Most Wi-Fi folks are familiar with and understand the concept of EIRP to represent power, although they may not know what exactly it stands for, which is Equivalent Isotropically Radiated Power. Some vendors use EIRP to represent the transmit power of an access point, others use total power out, others still use per chain transmit power. Whatever the notation, they’re all cut from the same cloth, that is to say, they measure essentially the same thing, just at different parts in the RF path. Regulators typically set EIRP limits for Wi-Fi devices to comply with, among several other requirements. One of which is Power Spectral Density (PSD), which is the topic of this blog. Hopefully by the end of reading this blog, you will have a better understanding of PSD and how it relates to EIRP.
In the Wi-Fi industry we are used to a constant EIRP across channel bandwidths, and haven’t really had to care about PSD. Wi-Fi 6E will change that model. With 6E, we’re moving to a constant PSD, which means effective EIRP increases and decreases by 3 dB per channel width. When you double your channel bandwidth, you double the effective power, but PSD remains constant.
What is Power Spectral Density?
Power Spectral Density is the amount of power over a given bandwidth. In the US, Wi-Fi 6E low power indoor devices must comply with a spectral density of 5 dBm/MHz (there is a proposal to increase PSD to 8 dBm/MHz, which is still open as of this writing).
One of the tradeoffs in Wi-Fi and RF in general is that each time you double your channel bandwidth, you’re also doubling the noise floor (increase by 3 dB). So in existing frequency bands, with constant EIRP, we achieve the maximum SNR with 20 MHz channels. 80 MHz channels actually take a 9 dB SNR hit compared to 20 MHz, making it a challenge to use the wider channels for high density deployments (and also limited bandwidth availability).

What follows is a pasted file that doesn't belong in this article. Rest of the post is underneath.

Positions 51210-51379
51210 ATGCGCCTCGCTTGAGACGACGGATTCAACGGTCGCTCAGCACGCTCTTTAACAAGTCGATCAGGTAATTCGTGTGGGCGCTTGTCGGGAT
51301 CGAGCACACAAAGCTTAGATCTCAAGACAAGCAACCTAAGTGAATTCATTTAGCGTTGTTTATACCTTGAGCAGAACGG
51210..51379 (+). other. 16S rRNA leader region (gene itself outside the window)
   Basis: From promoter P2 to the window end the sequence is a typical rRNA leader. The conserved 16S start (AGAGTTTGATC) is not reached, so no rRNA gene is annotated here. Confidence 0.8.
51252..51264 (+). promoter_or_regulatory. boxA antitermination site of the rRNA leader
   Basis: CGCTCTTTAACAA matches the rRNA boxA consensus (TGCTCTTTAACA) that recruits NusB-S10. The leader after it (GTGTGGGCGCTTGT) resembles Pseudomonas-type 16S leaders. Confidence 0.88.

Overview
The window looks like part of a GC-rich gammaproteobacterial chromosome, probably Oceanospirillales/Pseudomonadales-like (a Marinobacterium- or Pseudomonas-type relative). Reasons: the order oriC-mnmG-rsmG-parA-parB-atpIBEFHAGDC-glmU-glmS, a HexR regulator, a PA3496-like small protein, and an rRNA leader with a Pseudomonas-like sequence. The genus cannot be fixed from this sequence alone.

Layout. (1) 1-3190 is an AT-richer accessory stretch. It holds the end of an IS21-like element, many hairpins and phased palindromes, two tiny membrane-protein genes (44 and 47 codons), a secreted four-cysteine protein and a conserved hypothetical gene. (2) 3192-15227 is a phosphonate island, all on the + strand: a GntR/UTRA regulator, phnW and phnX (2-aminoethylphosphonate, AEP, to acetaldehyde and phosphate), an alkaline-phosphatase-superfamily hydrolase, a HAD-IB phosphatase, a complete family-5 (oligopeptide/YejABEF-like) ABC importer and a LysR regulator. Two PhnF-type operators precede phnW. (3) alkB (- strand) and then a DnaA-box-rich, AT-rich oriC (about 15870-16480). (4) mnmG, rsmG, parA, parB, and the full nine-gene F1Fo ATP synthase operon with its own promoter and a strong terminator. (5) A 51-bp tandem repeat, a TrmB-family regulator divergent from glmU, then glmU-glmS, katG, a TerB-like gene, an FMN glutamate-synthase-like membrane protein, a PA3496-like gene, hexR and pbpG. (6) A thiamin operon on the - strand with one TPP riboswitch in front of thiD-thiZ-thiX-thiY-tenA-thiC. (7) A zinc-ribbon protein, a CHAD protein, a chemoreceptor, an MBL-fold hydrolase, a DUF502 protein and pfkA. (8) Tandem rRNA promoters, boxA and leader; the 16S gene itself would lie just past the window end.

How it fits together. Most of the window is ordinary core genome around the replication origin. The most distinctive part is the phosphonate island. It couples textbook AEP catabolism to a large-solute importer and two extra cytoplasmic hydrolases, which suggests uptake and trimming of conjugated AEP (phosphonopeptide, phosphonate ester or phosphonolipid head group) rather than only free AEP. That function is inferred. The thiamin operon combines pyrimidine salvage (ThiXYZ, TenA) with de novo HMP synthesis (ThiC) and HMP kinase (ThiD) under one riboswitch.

If instead, we keep PSD constant, as we can do with Wi-Fi 6E, everytime we double our channel bandwidth, we still take the noise floor hit, but we can also double our EIRP. So in effect, we’re able to keep a constant SNR and effective EIRP across channel widths, since wider channels are able to enjoy higher EIRP than lower channel bandwidths.
These graphs (below) illustrate the relative SNR for existing constant EIRP we are used to and the new constant PSD in 6E across channel widths. The constant PSD in 6E ensures the same SNR across channel widths, allowing the use of wider channels without a signal quality penalty.
Converting between EIRP and PSD
We can convert between PSD and EIRP with this formula:
EIRP = PSD + 10log(channel width)
21 dBm EIRP = 5 dBm/MHz PSD + 10log(40 MHz)
Reference of PSD and EIRP for Low Power Operation
|Channel Width||PSD||EIRP||Noise Floor||Net EIRP||Available Channels|
|20 MHz||5 dBm/MHz||18 dBm||18 dBm||59|
|40 MHz||5 dBm/MHz||21 dBm||+3 dBm||18 dBm||29|
|80 MHz||5 dBm/MHz||24 dBm||+6 dBm||18 dBm||14|
|160 MHz||5 dBm/MHz||27 dBm||+9 dBm||18 dBm||7|
|320 MHz||5 dBm/MHz||30 dBm||+12 dBm||18 dBm||3|
Note: standard power APs follow the same constant EIRP rules as existing UNII-1 and 3, which has a limit of 36 dBm. Client devices in Wi-Fi 6E, for both low power and standard power operations, are restricted to 6 dB lower than the access point.
The use of wider channel widths – 40MHz, 80 MHz, or in some cases, even 160 MHz – is expected to be more common with Wi-Fi 6E, due to the massive amount of available spectrum and there’s no longer SNR tradeoffs by using wider channels. To put things into perspective, we have more 40 MHz channels in 6 GHz, than we do non-overlapping 20 MHz channels in 2.4 and 5 GHz combined. We have more 80 MHz channels in 6 GHz, than we do 40 MHz in 5 GHz. And seven 160 MHz channels will be viable in some deployments as well. We expect 40 and 80 MHz channels to be widely deployed in 6E, and 160 MHz to see use as well in certain enterprise deployments.